Read also: 10 Best Dog Allergy Supplements-Your Furry Friend’s Relief Companion

Infectious Canine Hepatitis

Infectious canine hepatitis can spread through various bodily fluids like feces, saliva, urine, blood, and nasal discharge. It leads to liver infection and can cause bleeding disorders. Dogs with this illness may show symptoms such as spontaneous bleeding and fever.

Treatment for infectious canine hepatitis focuses on managing the symptoms presented by each affected dog.

Campylobacteriosis

Campylobacteriosis is caused by campylobacteria in the gut and commonly affects small puppies, leading to severe diarrhea. Without prompt treatment, the diarrhea can quickly lead to dehydration and potentially death. While campylobacteriosis typically lasts about a week, it can be fatal for young puppies.

Any young dog showing signs of campylobacteriosis or experiencing significant diarrhea should receive immediate veterinary attention to prevent dehydration and electrolyte imbalances. Treatment usually involves a course of antibiotics and fluid therapy.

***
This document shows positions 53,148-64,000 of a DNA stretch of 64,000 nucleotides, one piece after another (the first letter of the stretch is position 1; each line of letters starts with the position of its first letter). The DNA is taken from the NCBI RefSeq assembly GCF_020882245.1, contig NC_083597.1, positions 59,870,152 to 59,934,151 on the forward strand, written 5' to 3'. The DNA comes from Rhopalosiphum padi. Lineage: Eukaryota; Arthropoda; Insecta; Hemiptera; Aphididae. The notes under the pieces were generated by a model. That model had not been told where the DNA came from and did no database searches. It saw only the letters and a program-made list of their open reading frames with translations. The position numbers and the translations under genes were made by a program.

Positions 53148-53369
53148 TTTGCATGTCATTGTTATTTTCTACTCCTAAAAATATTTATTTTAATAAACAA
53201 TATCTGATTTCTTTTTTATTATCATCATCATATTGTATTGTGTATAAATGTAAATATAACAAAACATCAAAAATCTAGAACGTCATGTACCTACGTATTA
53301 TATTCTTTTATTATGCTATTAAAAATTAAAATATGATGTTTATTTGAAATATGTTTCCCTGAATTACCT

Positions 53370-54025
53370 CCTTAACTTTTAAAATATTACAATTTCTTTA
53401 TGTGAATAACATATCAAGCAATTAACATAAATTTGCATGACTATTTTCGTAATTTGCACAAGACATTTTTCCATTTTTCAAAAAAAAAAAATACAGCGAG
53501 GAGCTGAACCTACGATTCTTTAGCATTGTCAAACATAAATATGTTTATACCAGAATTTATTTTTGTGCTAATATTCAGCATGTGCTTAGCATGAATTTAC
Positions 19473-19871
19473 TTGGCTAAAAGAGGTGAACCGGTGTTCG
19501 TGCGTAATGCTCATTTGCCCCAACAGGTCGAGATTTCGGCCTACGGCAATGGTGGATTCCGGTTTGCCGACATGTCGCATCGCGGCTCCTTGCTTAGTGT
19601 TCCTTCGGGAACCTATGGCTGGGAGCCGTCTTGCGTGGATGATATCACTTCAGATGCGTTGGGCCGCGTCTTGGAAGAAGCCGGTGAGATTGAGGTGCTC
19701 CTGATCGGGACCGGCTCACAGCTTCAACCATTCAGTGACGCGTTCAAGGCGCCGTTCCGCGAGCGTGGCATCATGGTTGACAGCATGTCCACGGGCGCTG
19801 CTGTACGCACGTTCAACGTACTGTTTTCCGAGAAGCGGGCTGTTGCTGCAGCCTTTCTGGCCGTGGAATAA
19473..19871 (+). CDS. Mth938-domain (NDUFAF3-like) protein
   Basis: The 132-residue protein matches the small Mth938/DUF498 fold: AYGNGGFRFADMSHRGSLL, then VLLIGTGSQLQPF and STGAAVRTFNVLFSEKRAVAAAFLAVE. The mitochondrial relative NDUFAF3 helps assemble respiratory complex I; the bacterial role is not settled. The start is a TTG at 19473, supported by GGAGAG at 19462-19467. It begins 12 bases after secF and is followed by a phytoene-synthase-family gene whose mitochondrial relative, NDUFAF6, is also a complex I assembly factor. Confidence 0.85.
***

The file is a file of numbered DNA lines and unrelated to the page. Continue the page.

Does Pineapple Help & How Much Pineapple Can I Give My Dog?

Some individuals feed their dogs pineapple with the hope that they’ll dislike the taste of it in their poop, thus stopping coprophagia. However, this method can be unreliable.

Pineapple contains natural sugars, and excessive consumption can upset a dog’s stomach. While pineapple is generally safe for dogs in moderate amounts, it’s wise to consult your veterinarian before introducing it to your dog’s diet.

Final Words:

If you’ve attempted all the strategies mentioned above without success, consider consulting your veterinarian or enlisting the assistance of a professional dog trainer. In addition to consuming it, dogs may also have a tendency to roll in feces. It’s important to understand why and how to prevent these behaviors. Allowing either of these habits to persist can lead to significant issues, so it’s crucial to address them promptly. We also address potential reasons for finding blood in your dog’s stool and offer guidance on what steps to take next.